Since 1976, the Fresno County Sheriff's Office has utilized canines as a tool to better protect and serve the citizens of Fresno County. The trained Sheriff's canine performs a vital and necessary service to the community. In an age where personal attacks upon officers are commonplace, the Sheriff's canine answers an increasing need in law enforcement.
The Canine Unit is assigned to the Patrol Division. There are 10 patrol canine teams, three of which are cross-trained for explosive detection. The unit currently deploys canines of the German Shepherd, Dutch Shepherd, and Belgian Malinois breed. Canines are generally purchased from various professional and reputable kennels throughout the state, however there have been rare circumstances where the agency has purchased from private citizens, as well as other law enforcement agencies.
Sheriff’s canines and their assigned handlers attend a six week basic handler course. Once the course is successfully completed, the team must pass a California Peace Officer Standards and Training (POST) certification. Each team is required to pass the certification annually. After certification, the new handler will enter a mentorship program, riding with an experienced, senior handler for a minimum of four weeks. In addition to the basic handler course, those selected as dual-purpose explosive detection canines must attend an additional 200 hours of training specific to odor detection work. The explosive detection training includes the recognition and detection of various chemicals that can be combined to form an explosive device. Explosive detection canines are imprinted on these odors early on in their training. They are then subjected to ongoing odor detection training every month to keep them accurate and current with training standards.
Single-purpose patrol canine teams receive 30 hours of training a month. Dual-purpose patrol and explosive detection canine teams receive an additional 10 hours of training each month, totaling 40 hours. Ongoing training is paramount in maintaining a successful canine unit.
The Sheriff's canine works the standard 40-hour work week with their assigned handler. When off duty, the canine resides at home with the handler and their respective families. The handler is assigned a marked Sheriff's patrol vehicle, specially equipped for the canine, that is parked at the handler's residence during non-work hours. All handlers are subject to call-out during non-work hours. The Sheriff's Office pays for all veterinarian services the canine may require, a fenced kennel at the handler's residence, food, and all necessary training/safety equipment.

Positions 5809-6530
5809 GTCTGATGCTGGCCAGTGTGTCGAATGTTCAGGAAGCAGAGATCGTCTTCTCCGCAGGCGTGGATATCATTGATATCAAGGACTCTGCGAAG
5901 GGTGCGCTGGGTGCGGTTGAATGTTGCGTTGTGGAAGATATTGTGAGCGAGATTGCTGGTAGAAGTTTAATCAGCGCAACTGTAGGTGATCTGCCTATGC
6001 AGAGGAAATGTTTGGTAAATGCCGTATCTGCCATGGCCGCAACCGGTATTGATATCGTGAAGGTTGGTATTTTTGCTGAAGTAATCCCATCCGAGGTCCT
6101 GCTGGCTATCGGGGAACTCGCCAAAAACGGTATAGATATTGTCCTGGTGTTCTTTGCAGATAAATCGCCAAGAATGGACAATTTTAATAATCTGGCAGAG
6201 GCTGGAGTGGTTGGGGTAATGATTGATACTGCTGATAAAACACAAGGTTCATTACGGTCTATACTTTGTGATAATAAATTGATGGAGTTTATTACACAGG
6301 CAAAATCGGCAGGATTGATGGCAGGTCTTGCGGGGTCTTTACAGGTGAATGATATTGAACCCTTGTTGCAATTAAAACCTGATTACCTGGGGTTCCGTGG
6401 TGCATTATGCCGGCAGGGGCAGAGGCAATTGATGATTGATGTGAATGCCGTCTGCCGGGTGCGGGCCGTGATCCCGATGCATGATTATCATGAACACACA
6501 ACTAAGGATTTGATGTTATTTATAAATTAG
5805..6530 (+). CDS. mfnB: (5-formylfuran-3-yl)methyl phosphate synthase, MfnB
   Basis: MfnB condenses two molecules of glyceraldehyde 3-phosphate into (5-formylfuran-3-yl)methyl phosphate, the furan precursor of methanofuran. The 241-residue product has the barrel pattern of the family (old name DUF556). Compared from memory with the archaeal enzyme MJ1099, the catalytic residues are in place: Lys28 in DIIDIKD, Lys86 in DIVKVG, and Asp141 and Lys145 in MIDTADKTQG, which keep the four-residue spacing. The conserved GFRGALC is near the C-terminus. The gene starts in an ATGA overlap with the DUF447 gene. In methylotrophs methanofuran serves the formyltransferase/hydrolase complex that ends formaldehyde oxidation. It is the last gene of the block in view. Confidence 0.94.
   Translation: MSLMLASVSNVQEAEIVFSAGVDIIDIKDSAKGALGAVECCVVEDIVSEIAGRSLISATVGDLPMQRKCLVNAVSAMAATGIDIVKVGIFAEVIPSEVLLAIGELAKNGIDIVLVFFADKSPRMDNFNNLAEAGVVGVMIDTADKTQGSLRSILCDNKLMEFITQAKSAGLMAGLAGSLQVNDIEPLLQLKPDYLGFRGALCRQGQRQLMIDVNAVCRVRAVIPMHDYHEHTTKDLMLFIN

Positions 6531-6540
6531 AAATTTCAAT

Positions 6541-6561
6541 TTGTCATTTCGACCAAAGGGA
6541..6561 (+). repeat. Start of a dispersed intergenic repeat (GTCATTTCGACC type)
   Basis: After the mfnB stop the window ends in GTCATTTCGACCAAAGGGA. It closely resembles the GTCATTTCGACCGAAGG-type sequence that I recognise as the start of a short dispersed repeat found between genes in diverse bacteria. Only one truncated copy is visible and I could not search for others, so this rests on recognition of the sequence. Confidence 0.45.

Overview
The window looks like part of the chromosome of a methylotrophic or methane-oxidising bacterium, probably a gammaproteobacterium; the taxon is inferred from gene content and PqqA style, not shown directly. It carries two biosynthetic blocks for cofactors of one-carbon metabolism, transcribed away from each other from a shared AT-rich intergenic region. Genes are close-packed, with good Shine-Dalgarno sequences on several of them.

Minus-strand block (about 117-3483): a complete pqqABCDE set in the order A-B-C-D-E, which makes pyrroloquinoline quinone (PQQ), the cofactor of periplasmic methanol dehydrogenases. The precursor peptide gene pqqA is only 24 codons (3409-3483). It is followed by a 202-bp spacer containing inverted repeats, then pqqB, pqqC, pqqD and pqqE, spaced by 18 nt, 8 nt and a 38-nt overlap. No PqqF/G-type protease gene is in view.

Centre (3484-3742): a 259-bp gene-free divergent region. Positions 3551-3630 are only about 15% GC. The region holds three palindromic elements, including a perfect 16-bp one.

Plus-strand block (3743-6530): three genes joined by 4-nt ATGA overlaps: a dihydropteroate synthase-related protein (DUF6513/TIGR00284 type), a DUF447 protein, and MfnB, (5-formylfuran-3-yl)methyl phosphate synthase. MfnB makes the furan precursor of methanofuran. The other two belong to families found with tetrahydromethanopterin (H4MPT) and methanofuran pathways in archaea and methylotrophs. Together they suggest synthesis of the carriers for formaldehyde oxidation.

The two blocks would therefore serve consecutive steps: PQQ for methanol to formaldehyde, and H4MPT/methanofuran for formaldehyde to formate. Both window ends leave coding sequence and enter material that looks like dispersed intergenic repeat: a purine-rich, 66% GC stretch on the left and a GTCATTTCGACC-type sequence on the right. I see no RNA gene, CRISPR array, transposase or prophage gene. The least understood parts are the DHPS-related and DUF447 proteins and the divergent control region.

The Sheriff's Office primarily deploys canines to protect its deputies and citizens, to locate and apprehend criminals, and as an overall deterrent for crime prevention. The Sheriff's canine has also been trained in article/evidence searches and as a locating tool for missing children or senile adults. A canine's superior olfactory and sensory capabilities provide a competent and extremely effective defense for a lone deputy on patrol. A well trained canine can track a suspect to his or her hiding place even when the trail is an hour or more old.
One of the goals of the canine unit is to promote positive community relations through demonstrations at schools and various public/community events. These demonstrations primarily focus on children, however we have found adults are often just as intrigued as to the training and abilities of the Sheriff's canine. Quite often the general public is misinformed as to the uses of the canine and how they are utilized in modern day law enforcement. These demonstrations help clarify common misconceptions and dispel rumors. They also help to educate the public on the fact that canines are generally not vicious animals, but rather well trained animals who undergo extensive control and obedience work. Furthermore, the canine is capable of completing a wide variety of tasks. These demonstrations are usually provided to schools, church groups, college career days, community groups, and other public functions.
Assignment to the canine unit is voluntary and requires a tremendous commitment of personal time and effort to properly maintain and care for a Sheriff's canine. Deputy Sheriff applicants undergo rigorous practical exercises, a comprehensive review of their work performance, and an oral interview prior to selection to the unit. So long as they remain in good standing within the unit, the handler has the option to work the canine for the entirety of its career and may even partner with a new canine afterwards. When it is determined a Sheriff's canine needs to be retired, the current handler is given the option of purchasing the canine from the county. If they do not wish to purchase the canine, other members or former members of the canine unit are then afforded that opportunity.
While the Sheriff's canine is considered an advanced tool in law enforcement, handlers and the general public quickly learn of the deep bond that forms between the handler and their canine partner. Being a member of the canine unit is truly an awesome responsibility and one that its members take very seriously.